To determine the volume of ArchT-positive neurons that can be effectively photostimulated to induce inhibition of spikes in neurons, we estimated the brain volume in which the light intensity achieved is greater than ~9.2 mW × mm−2 (threshold determined as the minimum intensity to modulate the spiking of striatal cells recorded in the slice). From experimental data measuring the light through striatal tissue we estimated that after passing through 100 μm of striatal tissue, total transmitted light power was reduced by 50%, and by 90% at 1 mm (Supplementary Fig. 1c,f). The data was fit by a Kubelka–Munk model for diffuse scattering media35, with best-fit values for the scattering coefficient of 12.0 and 9.0 mm−1 for 473 nm and 561 light in the striatal mouse tissue. In addition to loss of light from scattering and absorption, light intensity also decreases as a result of the conical spreading of light after it exits the optical fibre. The light exiting the multimode fibre is not collimated and spreads with a conical angle of 41° determined by the numerical aperture of 0.48 used in the case of ArchT and 18° as determined by the numerical aperture of 0.22 used for ChR2. This effect will reduce the light intensity, which is expected to be the relevant quantitative parameter determining efficacy of ArchT or ChR2 stimulation. We therefore calculated the effective intensity, taking into account the combined effects of scattering, absorption and conical spread (Supplementary Fig. 1d,g). These calculations allowed us to estimate the expected volume of tissue to modulate the ArchT- or the ChR2-expressing cells by the light illumination in vivo. If effective inhibition of spikes is achieved at 9.2 mW × mm−2, in principle we were able to inhibit the spikes in 30% of the neurons (average rate of infection) at least up to 0.5 mm from the fibre tip (Supplementary Fig. 1d). This distance value, together with the measured conical cross-section of 1.0 and 1.1 mm diameter at 0.5 mm from the fibre tip, results in a total volume experiencing 9.2 mW × mm−2 light intensity of ~0.172–0.217 mm3 (using 200 and 300 fibre core). Considering this volume and taking into account that ~30% of the neurons expressed ArchT lead us to estimate that we were inhibiting between 4,601–5,813 and 7,668–9,689 ArchT-expressing cells. On the other hand, if effective activation of spikes is achieved at 1.6 mW × mm−2 (threshold determined as the minimum intensity to induce spikes of striatal cells recorded in vitro), in principle we were able to induce spikes in 30% of the neurons at least up to 0.4 (for 1 mW) and 0.8 mm (for 3 mW) from the fibre tip (Supplementary Fig. 1g). This distance value, together with the measured conical cross-section of 0.45 and 0.71 mm diameter at 0.4 and 0.8 mm from the fibre tip, results in a total volume experiencing 1.6 mW × mm−2 light intensity of ~0.0348 and ~0.179 mm3. Considering this volume and taking into account that 30% of the neurons expressed ChR2 lead us to estimate that we were activating between 930 and 4,798 ChR2-expressing cells depending on the power used.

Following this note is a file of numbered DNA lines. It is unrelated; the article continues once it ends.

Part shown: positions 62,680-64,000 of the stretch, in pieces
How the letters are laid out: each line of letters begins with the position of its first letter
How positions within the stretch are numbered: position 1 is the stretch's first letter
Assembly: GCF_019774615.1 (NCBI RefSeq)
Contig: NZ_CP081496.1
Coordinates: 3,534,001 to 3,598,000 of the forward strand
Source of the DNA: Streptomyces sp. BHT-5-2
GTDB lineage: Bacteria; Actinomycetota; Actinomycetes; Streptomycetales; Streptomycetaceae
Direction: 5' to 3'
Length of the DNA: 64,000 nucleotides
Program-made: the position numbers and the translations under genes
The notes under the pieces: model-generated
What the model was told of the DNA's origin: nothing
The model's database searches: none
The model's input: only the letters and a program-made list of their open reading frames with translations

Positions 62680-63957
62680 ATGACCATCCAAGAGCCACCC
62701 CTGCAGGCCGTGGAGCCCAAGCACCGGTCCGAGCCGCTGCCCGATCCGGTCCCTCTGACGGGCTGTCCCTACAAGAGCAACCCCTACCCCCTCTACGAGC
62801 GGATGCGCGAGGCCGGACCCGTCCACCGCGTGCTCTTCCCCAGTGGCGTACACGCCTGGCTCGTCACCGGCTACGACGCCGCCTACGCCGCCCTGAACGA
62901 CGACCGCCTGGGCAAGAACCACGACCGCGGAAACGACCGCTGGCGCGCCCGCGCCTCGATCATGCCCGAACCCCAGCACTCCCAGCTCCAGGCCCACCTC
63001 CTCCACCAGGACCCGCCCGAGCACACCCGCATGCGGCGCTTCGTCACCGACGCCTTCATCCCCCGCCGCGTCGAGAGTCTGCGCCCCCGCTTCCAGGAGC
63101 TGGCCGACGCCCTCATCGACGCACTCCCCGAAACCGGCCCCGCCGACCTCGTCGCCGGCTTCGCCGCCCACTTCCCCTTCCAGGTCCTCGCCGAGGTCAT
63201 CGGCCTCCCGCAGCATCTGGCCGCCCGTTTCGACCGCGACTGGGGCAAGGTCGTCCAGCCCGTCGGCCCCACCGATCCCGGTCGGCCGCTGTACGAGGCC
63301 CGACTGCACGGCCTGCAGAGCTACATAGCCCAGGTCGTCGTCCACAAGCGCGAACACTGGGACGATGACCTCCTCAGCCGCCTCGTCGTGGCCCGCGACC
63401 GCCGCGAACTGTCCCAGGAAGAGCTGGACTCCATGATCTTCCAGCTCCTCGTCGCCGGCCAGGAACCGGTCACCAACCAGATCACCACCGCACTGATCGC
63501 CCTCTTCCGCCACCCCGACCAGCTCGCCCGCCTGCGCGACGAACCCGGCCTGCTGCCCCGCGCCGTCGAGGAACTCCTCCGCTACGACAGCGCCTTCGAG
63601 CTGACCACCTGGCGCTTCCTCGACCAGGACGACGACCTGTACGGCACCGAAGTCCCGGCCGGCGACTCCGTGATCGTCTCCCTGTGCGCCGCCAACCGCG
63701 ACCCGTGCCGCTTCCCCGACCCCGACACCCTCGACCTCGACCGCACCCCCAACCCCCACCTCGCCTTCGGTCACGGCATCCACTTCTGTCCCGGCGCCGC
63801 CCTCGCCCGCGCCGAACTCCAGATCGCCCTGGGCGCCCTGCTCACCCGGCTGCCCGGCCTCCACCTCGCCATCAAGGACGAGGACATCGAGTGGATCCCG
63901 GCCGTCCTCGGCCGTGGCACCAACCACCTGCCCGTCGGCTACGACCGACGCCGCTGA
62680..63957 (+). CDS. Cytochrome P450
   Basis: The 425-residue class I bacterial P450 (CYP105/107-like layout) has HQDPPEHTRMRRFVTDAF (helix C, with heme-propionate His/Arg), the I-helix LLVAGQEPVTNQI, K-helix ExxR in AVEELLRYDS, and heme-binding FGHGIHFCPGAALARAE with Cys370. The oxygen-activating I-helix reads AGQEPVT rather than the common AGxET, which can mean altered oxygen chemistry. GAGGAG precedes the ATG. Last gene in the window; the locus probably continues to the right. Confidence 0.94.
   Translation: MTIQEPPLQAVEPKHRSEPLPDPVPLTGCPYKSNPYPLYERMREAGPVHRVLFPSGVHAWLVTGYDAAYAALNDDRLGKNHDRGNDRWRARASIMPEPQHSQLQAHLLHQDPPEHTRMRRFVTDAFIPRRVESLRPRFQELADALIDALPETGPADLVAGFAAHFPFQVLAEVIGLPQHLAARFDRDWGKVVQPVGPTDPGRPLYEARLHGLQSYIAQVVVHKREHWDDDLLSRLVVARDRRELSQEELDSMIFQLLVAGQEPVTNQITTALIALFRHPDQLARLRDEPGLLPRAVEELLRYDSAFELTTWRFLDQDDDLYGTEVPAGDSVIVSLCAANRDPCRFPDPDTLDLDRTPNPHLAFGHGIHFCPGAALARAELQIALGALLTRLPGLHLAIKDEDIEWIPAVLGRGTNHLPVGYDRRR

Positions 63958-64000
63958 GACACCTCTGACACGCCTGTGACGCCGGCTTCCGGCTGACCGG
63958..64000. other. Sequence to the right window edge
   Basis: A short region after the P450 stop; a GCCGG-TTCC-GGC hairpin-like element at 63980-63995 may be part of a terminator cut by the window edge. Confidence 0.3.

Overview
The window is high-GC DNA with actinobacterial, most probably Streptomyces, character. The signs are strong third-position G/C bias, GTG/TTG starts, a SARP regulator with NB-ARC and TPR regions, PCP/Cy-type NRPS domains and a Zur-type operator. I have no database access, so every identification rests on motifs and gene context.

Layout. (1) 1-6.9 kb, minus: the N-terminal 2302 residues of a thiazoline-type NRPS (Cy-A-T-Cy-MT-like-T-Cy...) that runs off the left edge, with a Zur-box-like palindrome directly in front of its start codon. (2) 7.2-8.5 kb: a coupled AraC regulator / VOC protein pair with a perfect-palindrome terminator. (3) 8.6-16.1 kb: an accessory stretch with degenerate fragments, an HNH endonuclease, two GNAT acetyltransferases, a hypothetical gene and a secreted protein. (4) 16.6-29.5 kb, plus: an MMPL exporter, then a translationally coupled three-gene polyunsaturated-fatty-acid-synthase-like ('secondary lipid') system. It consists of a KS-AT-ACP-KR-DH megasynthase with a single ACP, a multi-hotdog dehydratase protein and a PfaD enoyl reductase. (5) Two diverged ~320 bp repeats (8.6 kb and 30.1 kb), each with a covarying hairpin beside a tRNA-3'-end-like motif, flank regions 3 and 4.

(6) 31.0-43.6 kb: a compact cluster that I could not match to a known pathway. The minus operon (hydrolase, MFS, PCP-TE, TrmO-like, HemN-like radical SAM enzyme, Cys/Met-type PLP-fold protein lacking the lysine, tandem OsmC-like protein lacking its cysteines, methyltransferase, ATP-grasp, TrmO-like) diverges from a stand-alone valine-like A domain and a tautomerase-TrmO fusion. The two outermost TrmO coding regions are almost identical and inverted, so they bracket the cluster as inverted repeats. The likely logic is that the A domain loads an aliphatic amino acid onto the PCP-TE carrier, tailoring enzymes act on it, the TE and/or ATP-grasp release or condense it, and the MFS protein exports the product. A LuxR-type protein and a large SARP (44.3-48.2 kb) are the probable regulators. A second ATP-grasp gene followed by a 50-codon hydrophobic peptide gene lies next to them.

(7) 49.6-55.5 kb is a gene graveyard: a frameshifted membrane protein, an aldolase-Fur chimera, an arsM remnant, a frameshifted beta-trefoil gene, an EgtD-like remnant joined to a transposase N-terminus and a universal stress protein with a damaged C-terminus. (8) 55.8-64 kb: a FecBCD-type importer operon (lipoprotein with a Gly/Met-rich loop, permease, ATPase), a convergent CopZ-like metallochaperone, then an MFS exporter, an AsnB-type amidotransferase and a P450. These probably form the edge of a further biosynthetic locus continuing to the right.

To estimate the response latency to light illumination we estimated the onset of significant firing rate decrease in the case of ArchT and increase for ChR2 after light onset, based on the neuron’s baseline firing rate peri-histogram aligned to the onset of light illumination using bins of 5 ms sliding 1 ms for ChR2 and 10 ms bins sliding 1 ms. These data analyses were conducted in Matlab with custom-written programmes (MathWorks). To estimate positive- or negative-modulated units in the postsynaptic target nuclei of either D1-ArchT or A2A-ArchT striatal manipulations (Supplementary Fig. 4), we were based on 1 s baseline firing rate peri-histogram aligned to the onset of light illumination using bins of 10 ms sliding 1 bin, and only if 30 bins in the first 2 s after the onset of light were different to the baseline (P<0.05) a unit was considered as positively or negatively modulated.
Three to four weeks post infection, animals were killed after completion of the behavioural tests. First, animals were anaesthetized with isofluorane, followed by intraperitoneal injection of ketamine/xylaxine (~5 mg kg−1 xylazine; 100 mg kg−1 ketamine). Animals were then perfused with saline and 4% paraformaldehyde, and brains extracted for histological analysis. Brains were kept in the same solution overnight and then transferred to saline solution. Brains were sectioned sagittally or coronally in 50 μm slices (using a Leica vibratome (VT1000S) and kept in PBS 1% solution before mounting or immunostaining treatment). After mounting and sealing of sections, one every five slices were selected to image the dorsal striatum using a confocal microscope equipped with Diodo 405 nm, Argon multi line 458-488-514 nm and a DPSS 561 nm lasers (LSM710, Zeiss; see Supplementary Fig. 1). Magnification ( × 40) Z stacks (50 × 50 × 50 μm; 2 μm interslice) were acquired from the upper right quadrant using a randomly positioned grid (square grid 200 μm) covering the dorsal striatum (ZEN lite software, Zeiss). These Z-stacks were imported into the stereo investigator software (MBF Bioscience) and quantification of the NeuN-positive, eYFP-positive or GFP-positive cells was done. Following this method, a total of 806/2,661 were positive for NeuN-eYFP or NeuN/GFP in ChR2 and ArchT animals (n=4 hemispheres; 1 RGS9L-ChR2—1 RGS9L-ArchT: 97/310, 1 D1-ChR2: 236/897, 1 D2-ChR2: 473/1454 and 1 A2A-ChR2: 50/157). To evaluate whether the RGS9L-Cre line targets the two striatal pathways we injected virus expressing protein reporters into the striatum of RGS9L-Cre animals that were generated from cross breading RGS9L-Cre animals with either D1 td-tomato or D2-eGFP. This allowed us to identify from the RGS9L-Cre-infected cell (by a DIO AAV1 virus, see above) how many of them correspond to D1-td-tomato or D2-eGFP. From three sections from three different slices in one RGS9L Cre D1 td-tomato mice we estimated that out of 347 infected cells 181 were D1 td-tomato positive (52%). On the other hand, when infecting the striatum to express td-tomato in an RGS9L-Cre D2-eGFP animal (counting the infected cells from four sections from four different slices), we estimated that 174 out of 354 infected RGS9L-Cre cells were D2-eGFP positive (49%).